March 5, 2019; EdSource
In the wake of successful teacher strikes in Los Angeles and Oakland, on Tuesday, March 5, 2019, California Governor Gavin Newsom signed into law a bill to require more transparency from charter schools. His predecessor, Jerry Brown had vetoed similar measures several times while in office.
Newsom had promised during his campaign that he would sign such legislation and had repeated that pledge several times since then, especially as charter schools emerged as a major issue in the teacher strikes over the last two months.
Senate Bill 126 requires the state’s charter schools to follow the same transparency rules that apply to public schools, including holding open meetings and adherence to the California Public Records Act.
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“In essence, to me, this made common sense,” said Newsom, who was joined by two organizations often at odds with one another—the California Teachers Association (CTA) and the California Charter Schools Association (CCSA). “It’s a transparency bill, and we are for transparency. And sometimes people claim they are for transparency for everybody else, but not for themselves. In this case it’s transparency for all of us. And I thought it was a very healthy thing as well.”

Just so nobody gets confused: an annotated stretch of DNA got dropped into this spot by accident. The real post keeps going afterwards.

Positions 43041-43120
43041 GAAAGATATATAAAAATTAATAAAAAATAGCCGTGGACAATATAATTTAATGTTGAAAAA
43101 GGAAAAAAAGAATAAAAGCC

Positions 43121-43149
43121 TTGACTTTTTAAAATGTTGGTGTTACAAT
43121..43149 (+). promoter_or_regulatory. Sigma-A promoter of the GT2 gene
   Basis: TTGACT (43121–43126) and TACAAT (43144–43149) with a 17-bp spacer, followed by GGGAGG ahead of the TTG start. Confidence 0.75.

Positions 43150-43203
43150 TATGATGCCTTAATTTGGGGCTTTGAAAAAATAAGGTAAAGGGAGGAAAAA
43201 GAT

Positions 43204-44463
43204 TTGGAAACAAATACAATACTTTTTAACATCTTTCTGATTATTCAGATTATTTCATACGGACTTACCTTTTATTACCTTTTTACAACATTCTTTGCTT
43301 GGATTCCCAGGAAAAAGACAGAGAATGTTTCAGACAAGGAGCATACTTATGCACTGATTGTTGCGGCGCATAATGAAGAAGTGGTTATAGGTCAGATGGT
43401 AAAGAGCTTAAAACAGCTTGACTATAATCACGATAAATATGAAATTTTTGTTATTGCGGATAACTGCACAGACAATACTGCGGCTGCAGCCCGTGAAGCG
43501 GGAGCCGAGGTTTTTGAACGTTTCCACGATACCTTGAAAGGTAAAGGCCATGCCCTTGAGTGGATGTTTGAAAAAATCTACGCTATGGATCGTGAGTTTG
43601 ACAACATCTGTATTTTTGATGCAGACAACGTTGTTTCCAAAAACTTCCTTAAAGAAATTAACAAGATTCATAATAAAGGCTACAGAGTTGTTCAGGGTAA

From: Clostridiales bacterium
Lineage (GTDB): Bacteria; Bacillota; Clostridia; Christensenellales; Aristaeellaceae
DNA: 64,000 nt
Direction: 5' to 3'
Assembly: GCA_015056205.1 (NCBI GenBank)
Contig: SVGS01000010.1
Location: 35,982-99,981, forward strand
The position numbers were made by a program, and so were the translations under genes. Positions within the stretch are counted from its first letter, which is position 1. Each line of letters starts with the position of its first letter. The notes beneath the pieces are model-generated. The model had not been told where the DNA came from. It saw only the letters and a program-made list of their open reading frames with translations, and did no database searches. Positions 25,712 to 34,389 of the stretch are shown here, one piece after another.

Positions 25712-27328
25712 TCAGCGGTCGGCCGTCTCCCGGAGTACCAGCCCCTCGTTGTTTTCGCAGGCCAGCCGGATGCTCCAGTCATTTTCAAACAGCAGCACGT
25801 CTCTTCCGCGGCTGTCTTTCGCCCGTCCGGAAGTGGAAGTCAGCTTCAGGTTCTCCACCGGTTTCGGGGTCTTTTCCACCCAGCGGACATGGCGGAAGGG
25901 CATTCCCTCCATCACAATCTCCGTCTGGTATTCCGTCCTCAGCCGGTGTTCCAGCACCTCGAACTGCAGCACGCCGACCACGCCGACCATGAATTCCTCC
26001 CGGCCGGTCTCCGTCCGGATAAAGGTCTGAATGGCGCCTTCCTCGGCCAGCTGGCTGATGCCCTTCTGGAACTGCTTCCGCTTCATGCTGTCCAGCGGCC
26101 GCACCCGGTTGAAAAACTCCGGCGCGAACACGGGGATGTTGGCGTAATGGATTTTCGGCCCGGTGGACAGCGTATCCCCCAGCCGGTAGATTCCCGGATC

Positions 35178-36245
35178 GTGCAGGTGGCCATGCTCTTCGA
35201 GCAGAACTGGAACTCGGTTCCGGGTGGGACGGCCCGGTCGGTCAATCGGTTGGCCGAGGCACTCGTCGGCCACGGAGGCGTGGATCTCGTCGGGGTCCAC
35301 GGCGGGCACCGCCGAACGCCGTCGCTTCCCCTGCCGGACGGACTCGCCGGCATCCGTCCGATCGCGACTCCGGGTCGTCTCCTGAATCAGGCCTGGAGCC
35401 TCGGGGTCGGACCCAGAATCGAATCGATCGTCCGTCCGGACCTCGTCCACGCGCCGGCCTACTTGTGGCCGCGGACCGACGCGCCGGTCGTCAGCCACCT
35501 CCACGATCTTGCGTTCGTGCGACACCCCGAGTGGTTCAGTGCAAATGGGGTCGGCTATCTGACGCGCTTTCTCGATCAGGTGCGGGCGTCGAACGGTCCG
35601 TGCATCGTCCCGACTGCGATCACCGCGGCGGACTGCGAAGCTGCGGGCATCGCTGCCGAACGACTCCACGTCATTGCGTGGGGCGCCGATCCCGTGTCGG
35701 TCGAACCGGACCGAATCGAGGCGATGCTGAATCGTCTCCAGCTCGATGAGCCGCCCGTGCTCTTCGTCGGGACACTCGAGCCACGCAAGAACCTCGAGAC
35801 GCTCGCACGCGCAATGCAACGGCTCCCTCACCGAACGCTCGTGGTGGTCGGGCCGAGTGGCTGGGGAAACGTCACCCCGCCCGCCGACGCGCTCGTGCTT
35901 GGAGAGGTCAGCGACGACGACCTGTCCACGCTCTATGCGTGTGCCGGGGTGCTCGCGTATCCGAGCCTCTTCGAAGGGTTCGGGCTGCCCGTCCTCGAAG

The CTA and the CCSA have been waging a high-profile battle over these and other issues, so the fact that they were both at the table endorsing the same legislation sends a message that the issue’s two opposing sides may have reached a new, arguably more constructive, level of dialogue on the issue.
The legislation makes no mention of a proposed moratorium on charter school expansion. The law takes effect in January 2020.—Ruth McCambridge